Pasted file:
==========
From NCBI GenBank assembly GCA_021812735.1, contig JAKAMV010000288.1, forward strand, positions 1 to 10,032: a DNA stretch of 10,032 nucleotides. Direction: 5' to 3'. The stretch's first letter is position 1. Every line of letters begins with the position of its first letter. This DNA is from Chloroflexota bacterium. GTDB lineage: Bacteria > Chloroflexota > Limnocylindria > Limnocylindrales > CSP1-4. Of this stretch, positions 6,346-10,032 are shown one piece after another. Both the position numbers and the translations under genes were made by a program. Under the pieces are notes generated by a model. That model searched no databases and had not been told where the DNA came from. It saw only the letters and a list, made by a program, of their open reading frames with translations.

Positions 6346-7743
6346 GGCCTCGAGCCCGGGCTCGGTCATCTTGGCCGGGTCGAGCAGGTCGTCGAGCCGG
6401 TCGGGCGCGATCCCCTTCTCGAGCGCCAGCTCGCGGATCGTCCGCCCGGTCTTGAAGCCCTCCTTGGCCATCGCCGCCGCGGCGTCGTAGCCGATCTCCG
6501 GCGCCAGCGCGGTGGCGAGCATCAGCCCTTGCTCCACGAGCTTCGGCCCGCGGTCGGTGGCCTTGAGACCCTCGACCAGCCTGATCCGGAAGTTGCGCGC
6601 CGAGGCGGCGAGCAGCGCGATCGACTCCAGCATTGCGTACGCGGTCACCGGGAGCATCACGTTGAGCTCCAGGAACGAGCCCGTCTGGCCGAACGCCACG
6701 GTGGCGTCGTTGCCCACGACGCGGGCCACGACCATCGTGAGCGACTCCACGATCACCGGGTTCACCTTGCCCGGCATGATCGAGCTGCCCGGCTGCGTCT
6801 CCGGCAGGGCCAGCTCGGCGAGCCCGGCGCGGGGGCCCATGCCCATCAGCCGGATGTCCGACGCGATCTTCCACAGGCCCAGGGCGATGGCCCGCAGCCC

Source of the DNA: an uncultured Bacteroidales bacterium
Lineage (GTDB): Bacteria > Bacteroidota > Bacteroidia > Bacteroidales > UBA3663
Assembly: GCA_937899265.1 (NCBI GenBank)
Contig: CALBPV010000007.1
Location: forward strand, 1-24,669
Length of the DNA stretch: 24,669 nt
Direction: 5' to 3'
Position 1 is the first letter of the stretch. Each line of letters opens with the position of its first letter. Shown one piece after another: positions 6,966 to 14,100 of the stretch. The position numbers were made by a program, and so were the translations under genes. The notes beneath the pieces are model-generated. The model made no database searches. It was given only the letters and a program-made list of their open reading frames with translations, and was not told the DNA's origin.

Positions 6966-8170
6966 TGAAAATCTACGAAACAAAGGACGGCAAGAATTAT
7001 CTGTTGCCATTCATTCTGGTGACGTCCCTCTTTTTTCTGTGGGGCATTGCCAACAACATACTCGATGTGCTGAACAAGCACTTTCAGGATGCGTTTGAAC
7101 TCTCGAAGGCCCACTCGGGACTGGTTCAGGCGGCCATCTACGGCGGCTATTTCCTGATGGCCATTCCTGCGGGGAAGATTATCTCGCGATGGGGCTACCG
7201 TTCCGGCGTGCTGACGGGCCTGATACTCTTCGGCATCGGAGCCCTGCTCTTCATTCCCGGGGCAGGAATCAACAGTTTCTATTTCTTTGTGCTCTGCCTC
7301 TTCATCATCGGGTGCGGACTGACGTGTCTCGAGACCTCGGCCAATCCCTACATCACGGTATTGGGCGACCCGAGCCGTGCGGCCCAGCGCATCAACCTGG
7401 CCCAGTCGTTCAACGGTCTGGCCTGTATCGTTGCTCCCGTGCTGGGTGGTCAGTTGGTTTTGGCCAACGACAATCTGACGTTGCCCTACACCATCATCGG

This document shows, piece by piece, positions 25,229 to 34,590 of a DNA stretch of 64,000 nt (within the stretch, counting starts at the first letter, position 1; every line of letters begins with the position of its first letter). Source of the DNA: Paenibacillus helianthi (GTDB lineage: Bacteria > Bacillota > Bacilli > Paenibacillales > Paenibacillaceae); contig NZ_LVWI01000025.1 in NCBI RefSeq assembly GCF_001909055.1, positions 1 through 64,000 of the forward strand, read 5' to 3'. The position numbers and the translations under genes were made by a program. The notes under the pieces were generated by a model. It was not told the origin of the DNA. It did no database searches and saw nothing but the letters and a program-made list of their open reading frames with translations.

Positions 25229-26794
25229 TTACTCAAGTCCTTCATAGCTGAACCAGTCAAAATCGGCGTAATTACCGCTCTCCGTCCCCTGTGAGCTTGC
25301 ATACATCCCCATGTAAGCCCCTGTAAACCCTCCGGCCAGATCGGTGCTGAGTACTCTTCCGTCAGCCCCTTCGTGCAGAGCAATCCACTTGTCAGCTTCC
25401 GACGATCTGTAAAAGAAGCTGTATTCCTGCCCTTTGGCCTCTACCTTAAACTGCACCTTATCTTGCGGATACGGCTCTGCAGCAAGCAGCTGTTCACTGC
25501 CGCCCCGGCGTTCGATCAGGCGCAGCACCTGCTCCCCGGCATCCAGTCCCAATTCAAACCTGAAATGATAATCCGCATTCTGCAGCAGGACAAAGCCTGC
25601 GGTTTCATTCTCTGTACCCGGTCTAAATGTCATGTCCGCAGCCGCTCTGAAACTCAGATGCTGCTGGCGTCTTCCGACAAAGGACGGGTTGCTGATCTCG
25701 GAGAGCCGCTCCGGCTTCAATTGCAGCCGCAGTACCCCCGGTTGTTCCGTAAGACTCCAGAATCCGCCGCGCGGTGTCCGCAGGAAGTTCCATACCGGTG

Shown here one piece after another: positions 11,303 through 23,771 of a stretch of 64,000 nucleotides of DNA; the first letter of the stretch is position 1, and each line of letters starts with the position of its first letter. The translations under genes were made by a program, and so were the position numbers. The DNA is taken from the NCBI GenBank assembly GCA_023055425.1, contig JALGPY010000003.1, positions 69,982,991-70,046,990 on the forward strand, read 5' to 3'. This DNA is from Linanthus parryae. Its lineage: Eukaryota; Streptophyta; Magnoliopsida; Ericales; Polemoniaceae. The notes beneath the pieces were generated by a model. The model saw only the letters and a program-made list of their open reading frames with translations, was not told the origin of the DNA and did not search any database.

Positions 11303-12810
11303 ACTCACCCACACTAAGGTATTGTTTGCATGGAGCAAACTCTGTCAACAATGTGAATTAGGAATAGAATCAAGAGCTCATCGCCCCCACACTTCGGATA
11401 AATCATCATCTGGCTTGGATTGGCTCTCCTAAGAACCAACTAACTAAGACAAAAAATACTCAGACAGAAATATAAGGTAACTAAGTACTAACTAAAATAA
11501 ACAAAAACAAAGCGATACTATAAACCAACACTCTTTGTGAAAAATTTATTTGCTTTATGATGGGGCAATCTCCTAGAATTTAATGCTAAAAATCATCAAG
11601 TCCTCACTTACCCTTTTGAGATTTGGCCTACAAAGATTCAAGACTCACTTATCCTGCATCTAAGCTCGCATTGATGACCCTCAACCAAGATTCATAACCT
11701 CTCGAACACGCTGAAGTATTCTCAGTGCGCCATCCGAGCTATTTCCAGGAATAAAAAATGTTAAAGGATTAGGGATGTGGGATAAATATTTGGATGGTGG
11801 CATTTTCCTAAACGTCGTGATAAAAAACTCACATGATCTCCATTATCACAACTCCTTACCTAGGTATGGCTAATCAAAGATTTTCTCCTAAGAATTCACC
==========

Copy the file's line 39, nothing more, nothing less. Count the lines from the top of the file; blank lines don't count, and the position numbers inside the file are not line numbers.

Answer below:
11801 CATTTTCCTAAACGTCGTGATAAAAAACTCACATGATCTCCATTATCACAACTCCTTACCTAGGTATGGCTAATCAAAGATTTTCTCCTAAGAATTCACC